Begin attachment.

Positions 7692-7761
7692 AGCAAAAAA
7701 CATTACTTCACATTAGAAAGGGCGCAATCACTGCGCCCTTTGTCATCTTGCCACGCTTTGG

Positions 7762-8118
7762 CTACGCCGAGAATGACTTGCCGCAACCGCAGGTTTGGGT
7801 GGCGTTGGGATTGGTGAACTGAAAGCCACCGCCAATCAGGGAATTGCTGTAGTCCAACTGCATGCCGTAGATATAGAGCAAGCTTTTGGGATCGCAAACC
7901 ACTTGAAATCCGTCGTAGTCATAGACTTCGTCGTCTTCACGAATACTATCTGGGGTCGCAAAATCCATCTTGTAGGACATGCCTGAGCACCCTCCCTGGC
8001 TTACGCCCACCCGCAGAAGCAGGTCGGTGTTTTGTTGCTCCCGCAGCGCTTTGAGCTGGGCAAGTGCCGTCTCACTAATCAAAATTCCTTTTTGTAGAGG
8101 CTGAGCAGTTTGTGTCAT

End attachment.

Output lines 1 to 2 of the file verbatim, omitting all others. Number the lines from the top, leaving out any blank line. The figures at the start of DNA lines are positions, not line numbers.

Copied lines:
Positions 7692-7761
7692 AGCAAAAAA